Ministers have been accused of leaving "glaring holes" in fraud controls on welfare-to-work firm A4e as one of its contracts was axed.
The National Audit Office (NAO) said vital evidence was missed in risk assessments of the company, which holds government contracts worth more than £70 million a year.
The Department for Work and Pensions (DWP) did not request internal audit reports, including a paper highlighting nine cases of possible fraud and seven of improper practice by A4e staff.
The findings emerged after it was announced that the company's Mandatory Work Activity (MWA) contract to help up to 1,000 jobless people in the South East find work was being ended.
Employment minister Chris Grayling said a review by the DWP had not uncovered any fraud, but did identify "significant weaknesses in A4e's internal controls".
"The documentation supporting payments was seriously inadequate, and in a small number the claim was erroneous," Mr Grayling said.
"The process established prior to March fell significantly short of our expectations. As a result, the Department has concluded that continuing with this contract presents too great a risk and we have terminated the MWA contract with A4e for the South East."
The programme is aimed at helping jobseeker's allowance claimants identified as most in need of support. Participation is mandatory, with sanctions against those who fail to take part, or complete a placement.
It is understood the cancelled deal was worth less than £1m, and A4e retains its other contracts, including those under the Work Programme, which tackles long-term unemployment.
The original allegation against the company suggested that A4e employees may have claimed payments for MWA claimants who had not been placed in work.
Investigations were held into every MWA claim from the office in Epsom, Surrey, where the allegation was centred, as well as 20% of all the other A4e claims under the contract.
It was established that 97% of payments related to someone taking part in the programme, while the remaining 3% were attributable to inadequate procedures rather than fraud.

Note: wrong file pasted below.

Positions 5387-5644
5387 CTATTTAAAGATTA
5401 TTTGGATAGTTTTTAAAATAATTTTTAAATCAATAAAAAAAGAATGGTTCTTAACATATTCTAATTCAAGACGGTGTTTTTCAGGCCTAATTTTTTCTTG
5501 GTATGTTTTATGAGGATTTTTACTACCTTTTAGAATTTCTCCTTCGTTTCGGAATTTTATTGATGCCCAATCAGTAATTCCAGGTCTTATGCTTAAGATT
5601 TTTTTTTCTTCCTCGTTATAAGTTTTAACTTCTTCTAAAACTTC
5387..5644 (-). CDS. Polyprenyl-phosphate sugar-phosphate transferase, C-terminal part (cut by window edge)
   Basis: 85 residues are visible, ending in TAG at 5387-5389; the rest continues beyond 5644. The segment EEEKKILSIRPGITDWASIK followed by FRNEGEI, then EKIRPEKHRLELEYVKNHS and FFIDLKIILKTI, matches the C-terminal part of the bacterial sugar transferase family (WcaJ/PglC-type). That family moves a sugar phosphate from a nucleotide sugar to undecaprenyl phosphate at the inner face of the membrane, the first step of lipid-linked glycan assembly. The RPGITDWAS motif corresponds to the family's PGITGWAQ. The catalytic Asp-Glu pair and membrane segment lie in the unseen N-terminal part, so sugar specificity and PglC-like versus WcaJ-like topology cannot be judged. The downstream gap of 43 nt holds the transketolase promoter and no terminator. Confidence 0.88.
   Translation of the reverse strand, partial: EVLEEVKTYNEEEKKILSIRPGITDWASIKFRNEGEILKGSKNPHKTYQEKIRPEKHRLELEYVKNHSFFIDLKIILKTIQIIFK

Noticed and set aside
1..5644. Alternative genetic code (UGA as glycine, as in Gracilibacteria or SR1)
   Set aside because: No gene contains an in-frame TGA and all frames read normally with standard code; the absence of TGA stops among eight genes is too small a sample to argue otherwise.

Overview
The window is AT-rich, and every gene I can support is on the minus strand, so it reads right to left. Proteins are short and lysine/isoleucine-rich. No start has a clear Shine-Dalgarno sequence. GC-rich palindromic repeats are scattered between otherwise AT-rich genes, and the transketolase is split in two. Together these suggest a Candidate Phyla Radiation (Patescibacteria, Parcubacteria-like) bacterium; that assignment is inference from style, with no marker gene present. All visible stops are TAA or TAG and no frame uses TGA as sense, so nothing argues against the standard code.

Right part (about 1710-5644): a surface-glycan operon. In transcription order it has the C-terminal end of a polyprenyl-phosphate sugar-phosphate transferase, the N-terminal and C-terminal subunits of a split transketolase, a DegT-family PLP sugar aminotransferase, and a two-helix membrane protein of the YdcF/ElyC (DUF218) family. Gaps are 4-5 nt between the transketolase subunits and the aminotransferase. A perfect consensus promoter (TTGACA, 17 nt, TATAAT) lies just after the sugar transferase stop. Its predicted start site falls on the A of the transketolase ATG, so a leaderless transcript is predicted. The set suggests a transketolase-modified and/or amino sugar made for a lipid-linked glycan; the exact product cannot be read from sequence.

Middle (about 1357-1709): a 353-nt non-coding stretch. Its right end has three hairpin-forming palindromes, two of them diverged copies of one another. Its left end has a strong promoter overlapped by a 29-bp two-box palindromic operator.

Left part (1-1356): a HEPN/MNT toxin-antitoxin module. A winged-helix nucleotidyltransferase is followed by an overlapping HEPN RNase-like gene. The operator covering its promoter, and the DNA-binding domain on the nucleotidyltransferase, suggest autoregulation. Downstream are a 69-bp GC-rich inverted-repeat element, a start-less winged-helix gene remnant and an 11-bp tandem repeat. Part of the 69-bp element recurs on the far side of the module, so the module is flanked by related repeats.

A4e welcomed the finding that no fraud had been identified, saying that with reviews by the Welsh and Northern Ireland Assembly governments, the majority of its business had been fully examined by external auditors.
Chief executive Andrew Dutton said: "These findings demonstrate what I have always maintained to be true - that there is no place for fraud at A4e - and make it clear that A4e has strong controls around its flagship contract, the Work Programme.
"Our immediate task is to further enhance our controls to cement our position as a trusted provider of front line public services."
The NAO said reported fraud across all contracted provider employment programmes was "relatively low", with 126 reported cases investigated since 2006.
The DWP established that "false representation", or fraud, took place 24 times, with the total estimated loss over six years coming to £773,000.
Nine of those cases were referred to the police.
There were 45 cases in which the DWP found there was a case to answer, divided between 37 providers. Only five providers had more than one case to answer.
Most of the allegations related to the New Deal and none have been reported in relation to the Work Programme, which replaced it in 2011.
Margaret Hodge, chairman of the Public Accounts Committee, said she was "truly shocked" by the "glaring holes" in the government's prevention of fraud.
"The department knew that fraud was a problem, but missed looking at the obvious sources of evidence. They didn't even look at the internal audit reports which point to the real risk of systematic fraud and bad practice in A4e," the Labour MP said.
"The department omitted key controls and left the New Deal programme open to abuse and, while they have learnt some lessons, they have not done enough to minimise fraud risk in the Work Programme.
"I am also appalled by the lack of care taken by the department and providers to cut out bad practice which has provided a poor and sometimes negligent service to the public."
But Mr Grayling said the government had learned the lessons of the New Deal which "lacked strong enough controls".
"Our providers are required to have stringent controls to guard against fraud, and we have a thorough system of checks covering every provider in every contract," he added.
"When providers fall below the standards of governance we require we will take appropriate action - that is why we have terminated our Mandatory Work Activity contract with A4e and will consider what else we can do to address any remaining risks."